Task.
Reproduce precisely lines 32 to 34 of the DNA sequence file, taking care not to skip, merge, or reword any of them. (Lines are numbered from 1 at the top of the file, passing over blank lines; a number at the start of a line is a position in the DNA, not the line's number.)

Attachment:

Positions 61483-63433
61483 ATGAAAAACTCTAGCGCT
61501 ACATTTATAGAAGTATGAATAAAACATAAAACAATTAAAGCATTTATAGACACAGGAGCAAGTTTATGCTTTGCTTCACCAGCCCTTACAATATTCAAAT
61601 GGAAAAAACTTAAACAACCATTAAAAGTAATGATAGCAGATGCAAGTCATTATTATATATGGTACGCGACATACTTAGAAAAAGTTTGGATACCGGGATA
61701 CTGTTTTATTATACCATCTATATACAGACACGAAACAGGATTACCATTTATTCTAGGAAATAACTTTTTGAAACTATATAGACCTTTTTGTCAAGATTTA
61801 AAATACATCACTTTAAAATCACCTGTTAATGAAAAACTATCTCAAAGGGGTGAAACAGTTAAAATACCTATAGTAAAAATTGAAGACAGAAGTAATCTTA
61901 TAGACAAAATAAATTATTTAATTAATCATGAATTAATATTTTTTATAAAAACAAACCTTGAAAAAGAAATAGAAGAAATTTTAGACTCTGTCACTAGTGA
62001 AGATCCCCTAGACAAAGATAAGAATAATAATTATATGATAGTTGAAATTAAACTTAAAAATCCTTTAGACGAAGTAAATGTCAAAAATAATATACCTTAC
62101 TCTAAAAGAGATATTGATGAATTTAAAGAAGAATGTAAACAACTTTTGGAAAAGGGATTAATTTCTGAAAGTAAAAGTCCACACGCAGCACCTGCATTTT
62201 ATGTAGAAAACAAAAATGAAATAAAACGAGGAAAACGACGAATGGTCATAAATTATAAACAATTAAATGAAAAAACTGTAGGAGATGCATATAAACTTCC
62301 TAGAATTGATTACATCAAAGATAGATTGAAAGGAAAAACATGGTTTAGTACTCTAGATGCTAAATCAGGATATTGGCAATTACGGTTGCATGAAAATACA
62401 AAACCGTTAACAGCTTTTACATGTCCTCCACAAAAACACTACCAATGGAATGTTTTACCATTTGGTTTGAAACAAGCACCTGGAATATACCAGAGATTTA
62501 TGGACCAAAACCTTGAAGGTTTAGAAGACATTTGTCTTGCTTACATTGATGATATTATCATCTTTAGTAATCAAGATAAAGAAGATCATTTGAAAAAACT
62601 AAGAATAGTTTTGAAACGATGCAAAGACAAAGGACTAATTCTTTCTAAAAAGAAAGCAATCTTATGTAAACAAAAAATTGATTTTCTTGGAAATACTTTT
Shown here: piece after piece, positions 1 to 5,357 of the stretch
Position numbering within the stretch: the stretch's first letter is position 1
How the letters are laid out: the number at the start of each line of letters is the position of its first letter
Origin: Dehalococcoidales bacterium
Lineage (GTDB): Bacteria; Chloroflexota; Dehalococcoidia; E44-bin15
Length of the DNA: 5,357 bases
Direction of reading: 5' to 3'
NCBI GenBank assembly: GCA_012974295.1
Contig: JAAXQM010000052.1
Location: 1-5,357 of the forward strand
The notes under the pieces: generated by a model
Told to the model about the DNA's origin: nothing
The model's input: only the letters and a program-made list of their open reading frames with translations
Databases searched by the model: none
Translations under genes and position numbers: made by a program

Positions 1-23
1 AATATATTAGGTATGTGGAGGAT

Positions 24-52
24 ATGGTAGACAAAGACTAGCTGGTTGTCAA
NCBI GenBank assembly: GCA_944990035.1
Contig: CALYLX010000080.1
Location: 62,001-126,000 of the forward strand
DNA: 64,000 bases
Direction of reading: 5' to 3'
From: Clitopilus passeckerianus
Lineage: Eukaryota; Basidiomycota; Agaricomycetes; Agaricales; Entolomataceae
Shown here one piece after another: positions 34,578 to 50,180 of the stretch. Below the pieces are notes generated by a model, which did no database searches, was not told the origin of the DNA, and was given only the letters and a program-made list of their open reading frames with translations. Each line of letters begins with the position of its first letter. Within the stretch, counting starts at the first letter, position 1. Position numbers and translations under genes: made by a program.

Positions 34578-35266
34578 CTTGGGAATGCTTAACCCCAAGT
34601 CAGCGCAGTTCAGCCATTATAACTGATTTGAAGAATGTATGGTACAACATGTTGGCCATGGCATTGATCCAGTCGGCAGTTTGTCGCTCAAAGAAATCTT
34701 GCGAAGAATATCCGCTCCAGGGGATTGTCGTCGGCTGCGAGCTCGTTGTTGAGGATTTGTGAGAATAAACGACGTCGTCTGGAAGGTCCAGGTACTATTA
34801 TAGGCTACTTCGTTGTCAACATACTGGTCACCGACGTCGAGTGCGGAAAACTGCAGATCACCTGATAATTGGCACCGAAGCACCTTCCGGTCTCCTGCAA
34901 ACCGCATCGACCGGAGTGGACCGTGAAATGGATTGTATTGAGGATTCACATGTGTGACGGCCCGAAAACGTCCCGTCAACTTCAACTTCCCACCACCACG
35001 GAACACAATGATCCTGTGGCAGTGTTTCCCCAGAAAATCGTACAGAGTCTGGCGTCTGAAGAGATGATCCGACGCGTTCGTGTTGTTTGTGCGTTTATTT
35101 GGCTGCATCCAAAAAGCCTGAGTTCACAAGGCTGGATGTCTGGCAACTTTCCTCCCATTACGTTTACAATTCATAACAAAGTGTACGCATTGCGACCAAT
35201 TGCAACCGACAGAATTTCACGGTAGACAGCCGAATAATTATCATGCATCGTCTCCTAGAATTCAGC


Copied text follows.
Positions 24-52
24 ATGGTAGACAAAGACTAGCTGGTTGTCAA
NCBI GenBank assembly: GCA_944990035.1